Rules tighten for business director resignations
February 25, 2021
The process of resigning as a director of a business has now changed, following the adoption of new federal laws last year.
The change aims to combat phoenix activity, known as the stripping and transferring of company assets to avoid paying outstanding debts, which is estimated to cost the Australian economy up about $5 billion a year.
The Treasury Laws Amendment (Combating Illegal Phoenixing) Act 2020 prohibits backdated resignations or leaving a company without a director.
The Australian Securities and Investments Commission (ASIC) has now tightened its director resignation rules to ensure timely notification is adhered to.
Timely notification of resignations
Under the Corporations Act, a company is required to notify ASIC of the effective date of a director resignation within 28 days – with late notification resulting in a fine.
Until now, however, there was no limit on late notification as long as the fine was paid.
ASIC’s new rules state a resignation notification backdated more than 28 days won’t be accepted but will instead be recorded as effective on the date of lodgement with ASIC.
A director or company may apply to the court, in the event of a late notification, to set the effective date of the director’s resignation as the day that the director actually resigned, rather than the date that ASIC was notified.
Last director resignation
Under ASIC’s new regulations a company director won’t be allowed to stand down until a new one is appointed to replace them.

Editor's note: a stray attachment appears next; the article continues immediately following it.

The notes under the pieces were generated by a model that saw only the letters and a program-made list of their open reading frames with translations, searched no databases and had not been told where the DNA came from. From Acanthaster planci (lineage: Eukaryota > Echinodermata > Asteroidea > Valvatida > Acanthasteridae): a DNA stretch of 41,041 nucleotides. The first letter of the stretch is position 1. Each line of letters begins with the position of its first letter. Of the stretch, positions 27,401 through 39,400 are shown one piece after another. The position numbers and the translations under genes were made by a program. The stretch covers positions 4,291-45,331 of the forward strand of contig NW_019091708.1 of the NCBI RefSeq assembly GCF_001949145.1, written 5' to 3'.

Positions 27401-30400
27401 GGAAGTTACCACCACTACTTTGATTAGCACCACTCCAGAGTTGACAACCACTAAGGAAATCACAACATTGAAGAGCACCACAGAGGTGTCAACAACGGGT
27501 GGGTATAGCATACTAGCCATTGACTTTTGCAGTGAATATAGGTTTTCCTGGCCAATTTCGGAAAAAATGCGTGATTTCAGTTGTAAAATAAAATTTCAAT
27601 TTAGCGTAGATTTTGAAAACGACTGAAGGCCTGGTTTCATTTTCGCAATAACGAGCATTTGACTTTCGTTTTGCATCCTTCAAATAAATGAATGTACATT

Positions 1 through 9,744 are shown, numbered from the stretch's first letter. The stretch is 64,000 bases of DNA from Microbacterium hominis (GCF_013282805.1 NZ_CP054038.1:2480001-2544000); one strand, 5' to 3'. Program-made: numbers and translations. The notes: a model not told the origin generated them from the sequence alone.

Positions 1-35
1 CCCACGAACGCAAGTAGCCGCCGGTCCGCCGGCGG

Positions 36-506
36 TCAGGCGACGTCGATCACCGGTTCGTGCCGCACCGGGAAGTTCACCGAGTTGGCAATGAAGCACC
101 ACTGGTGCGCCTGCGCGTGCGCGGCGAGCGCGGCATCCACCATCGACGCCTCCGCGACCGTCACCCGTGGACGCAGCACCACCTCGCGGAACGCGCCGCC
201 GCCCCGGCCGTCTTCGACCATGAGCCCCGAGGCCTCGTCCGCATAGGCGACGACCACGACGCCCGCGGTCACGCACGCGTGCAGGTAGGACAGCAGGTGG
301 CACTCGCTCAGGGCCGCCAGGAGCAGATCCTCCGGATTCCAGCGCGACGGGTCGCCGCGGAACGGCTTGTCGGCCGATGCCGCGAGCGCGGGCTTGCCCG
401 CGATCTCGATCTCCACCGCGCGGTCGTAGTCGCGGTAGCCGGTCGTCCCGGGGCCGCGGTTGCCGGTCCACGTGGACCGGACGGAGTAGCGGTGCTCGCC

Until now, ASIC would record the resignation of the last remaining director, so potentially a company could be left without directors – despite the Corporations Act 2001 requiring all companies have at least one director in Australia.
So, unless a company is being wound up, directors will also no longer be able to resign if they are the last remaining director on ASIC records, leaving a company with no directors.
Submissions using Form 484 Change to company details or Form 370 Notification by the office holder of resignation or retirement for the last appointed director, without a replacement, will be rejected.
Changes to director resignations at a glance
In summary, these are the key factors you need to know about regarding the changes to director resignations:
- When an office holder resigns from (or is removed from) a company, ASIC should be notified within 28 days. Often this is done by the company accountants or lawyers.
- Failure to notify on time could result in consequences for the office holder – a director being deemed personally liable for matters arising after the date of their actual resignation, for example.
- To fix the resignation date to a date earlier than 28 days, applications must be made to ASIC or the court. A fee applies.
- In the event of late notification, applications to ASIC must be made within 56 days in proscribed form or to court within 12 months after the resignation.
- The last director resignation has no effect.
Need help with these changes?
If you need help navigating the changes to director resignations and how it may impact your business from an accounting and business advisory perspective, LDB is here to help.
With a broad range of accounting, finance and business expertise under one roof, LDB’s expert team is ready to help you and your business.
To get in touch, call (03) 9875 2900 or send us a note via the contact form below.